Skip to Main Content

Psychology Resources: Keywords

Guide to print and online psychology resources at Lightner Library

Narrowing Your Topic

If your research topic is too broad, you will find too much information and will need to narrow the scope. Take a few minutes to think about your topic . . .

  • Is there a specific aspect of your topic that interests you?  
  • Can you limit your research to a specific time period?
  • Consider focusing your research on one geographic area.
  • Can you focus your topic on a specific group of people or things?

Example:  A broad topic might be eating disorders, but you could narrow it by focusing on a specific eating disorder in a specific class of people.

Broadening Your Topic

If you are having difficulty finding enough information, there could be many reasons.  Start by thinking about the following:

  • Your topic may be too narrow, and you may need to broaden it.
  • Your topic may be too current for scholarly books and articles to have been published.
  • Have you searched in all the library databases for information?  Consider talking to a librarian to see if there is a specific database that you should be looking at.
  • You may not be using the right search terms.  A librarian can assist you in identifying the best keywords and phrases to use.

Example:  Trying to write a paper about drug abuse among college hockey players in Boston may be too narrow. You could consider broadening your topic to look at drug abuse among college athletes.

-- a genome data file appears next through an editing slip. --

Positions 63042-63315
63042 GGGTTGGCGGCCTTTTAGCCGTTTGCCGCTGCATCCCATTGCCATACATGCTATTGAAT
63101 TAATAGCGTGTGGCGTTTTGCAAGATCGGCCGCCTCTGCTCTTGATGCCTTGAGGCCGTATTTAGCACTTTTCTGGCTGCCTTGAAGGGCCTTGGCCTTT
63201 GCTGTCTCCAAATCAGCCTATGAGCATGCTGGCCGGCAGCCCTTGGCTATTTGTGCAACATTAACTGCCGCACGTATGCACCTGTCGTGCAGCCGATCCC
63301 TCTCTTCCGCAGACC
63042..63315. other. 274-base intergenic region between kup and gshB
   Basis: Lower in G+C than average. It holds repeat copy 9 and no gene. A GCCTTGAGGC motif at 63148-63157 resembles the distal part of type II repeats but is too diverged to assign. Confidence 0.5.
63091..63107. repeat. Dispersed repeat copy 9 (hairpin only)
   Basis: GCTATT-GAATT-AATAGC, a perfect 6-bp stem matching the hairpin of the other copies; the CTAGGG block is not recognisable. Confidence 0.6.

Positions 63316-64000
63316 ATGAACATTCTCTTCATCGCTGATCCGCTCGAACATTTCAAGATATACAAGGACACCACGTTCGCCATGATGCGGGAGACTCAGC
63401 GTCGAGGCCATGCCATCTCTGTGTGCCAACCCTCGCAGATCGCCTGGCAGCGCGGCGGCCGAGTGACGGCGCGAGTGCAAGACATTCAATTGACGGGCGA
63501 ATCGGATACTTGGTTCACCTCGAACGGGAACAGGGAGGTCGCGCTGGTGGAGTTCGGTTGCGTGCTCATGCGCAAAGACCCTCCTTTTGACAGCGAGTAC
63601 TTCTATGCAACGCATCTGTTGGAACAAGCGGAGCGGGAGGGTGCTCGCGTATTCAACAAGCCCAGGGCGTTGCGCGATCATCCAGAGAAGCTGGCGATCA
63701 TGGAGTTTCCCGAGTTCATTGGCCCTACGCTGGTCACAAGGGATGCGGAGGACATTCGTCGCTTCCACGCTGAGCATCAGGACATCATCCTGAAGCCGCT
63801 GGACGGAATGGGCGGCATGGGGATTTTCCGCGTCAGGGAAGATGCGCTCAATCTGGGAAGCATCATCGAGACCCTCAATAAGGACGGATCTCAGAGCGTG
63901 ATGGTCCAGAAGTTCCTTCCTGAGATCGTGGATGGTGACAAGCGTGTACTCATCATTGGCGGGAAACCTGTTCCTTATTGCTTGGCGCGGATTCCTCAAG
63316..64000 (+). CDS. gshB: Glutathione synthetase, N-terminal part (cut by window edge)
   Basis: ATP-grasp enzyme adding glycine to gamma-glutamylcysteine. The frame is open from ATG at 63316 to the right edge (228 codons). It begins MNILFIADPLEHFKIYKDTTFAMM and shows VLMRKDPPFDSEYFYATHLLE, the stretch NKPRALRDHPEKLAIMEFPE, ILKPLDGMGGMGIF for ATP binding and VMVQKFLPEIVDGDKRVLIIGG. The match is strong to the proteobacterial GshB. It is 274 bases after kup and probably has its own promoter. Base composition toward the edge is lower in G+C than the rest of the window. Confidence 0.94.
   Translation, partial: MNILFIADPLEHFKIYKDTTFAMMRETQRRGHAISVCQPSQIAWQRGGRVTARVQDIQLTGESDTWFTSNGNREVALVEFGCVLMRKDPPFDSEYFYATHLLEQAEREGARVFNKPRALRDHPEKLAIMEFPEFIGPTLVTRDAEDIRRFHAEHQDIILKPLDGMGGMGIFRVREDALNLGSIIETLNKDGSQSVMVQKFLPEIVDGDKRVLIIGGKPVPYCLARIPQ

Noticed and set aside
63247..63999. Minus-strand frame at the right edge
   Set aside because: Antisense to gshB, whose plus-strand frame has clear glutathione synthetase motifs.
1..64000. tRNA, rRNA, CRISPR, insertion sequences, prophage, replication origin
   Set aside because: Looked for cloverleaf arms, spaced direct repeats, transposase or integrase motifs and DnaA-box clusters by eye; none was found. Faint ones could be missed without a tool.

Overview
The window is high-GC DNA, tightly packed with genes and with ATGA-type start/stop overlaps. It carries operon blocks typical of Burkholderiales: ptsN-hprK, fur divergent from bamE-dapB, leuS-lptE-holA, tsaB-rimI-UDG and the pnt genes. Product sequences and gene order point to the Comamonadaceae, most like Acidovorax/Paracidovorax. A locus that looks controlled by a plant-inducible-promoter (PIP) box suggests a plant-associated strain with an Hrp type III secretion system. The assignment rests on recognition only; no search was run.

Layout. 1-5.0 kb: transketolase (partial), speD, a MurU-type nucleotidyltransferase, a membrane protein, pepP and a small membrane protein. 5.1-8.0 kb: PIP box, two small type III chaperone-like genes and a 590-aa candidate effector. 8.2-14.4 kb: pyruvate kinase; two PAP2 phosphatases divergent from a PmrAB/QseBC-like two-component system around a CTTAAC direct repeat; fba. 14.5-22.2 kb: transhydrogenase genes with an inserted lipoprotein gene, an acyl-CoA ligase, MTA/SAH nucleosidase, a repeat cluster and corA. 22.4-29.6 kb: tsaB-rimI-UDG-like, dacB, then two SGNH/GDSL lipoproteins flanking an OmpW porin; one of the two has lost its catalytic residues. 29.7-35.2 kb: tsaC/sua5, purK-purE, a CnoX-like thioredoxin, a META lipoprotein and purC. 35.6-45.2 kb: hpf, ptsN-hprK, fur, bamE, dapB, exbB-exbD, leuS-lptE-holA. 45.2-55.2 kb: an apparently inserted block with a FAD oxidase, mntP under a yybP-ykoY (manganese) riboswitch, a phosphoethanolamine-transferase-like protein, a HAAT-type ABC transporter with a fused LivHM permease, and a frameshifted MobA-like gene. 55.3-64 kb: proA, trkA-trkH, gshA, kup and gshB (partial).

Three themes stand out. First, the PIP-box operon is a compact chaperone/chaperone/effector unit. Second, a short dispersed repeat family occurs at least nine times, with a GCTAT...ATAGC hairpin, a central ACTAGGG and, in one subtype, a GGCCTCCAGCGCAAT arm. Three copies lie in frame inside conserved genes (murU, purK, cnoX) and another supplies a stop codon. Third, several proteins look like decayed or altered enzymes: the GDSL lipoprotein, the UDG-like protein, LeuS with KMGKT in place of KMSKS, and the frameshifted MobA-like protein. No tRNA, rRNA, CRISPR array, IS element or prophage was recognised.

Identifying Keywords

Once you have a topic in mind, it is time to start identifying keywords and phrases that describe your topic.  The terms that you come up with can be used to search in the online catalog as well as the library's online databases. For example:  

Research question:  Does watching violent movies affect teenagers?

Identify the most important concepts in your question:  movies - violence - teenagers.

Brainstorm alternate keywords and phrases.

Keyword 1:  Movies

Keyword 2:  Teenagers

Keyword 3:  Violence

Synonyms & related words


Synonyms & related words



Young adults

Synonyms & related words


Once you have identified your keywords, you are ready to string them together to locate articles and books.

If you are having trouble coming up with search terms, see a reference librarian who can help you find the best terms to use to find the information you need to write your paper. 

More Strategies for Identifying Keywords

Following are some strategies for coming up with keywords:

  • Look at your textbook, a periodical article, or an encyclopedia
  • Look for keywords in your search results in the online catalog and article databases:
    • Subject heading fields
    • Abstracts of articles often have lists of keywords or descriptors
  • Look at the database thesaurus or list of subject terms
  • Check out the Thesaurus of Psychological Index Terms, 11th ed. or the Library of Congress Subject Headings
    • ‚ÄčBoth titles are located at the Reference Desk

Subject Guide

Profile Photo
Linda Park
(315) 279-5208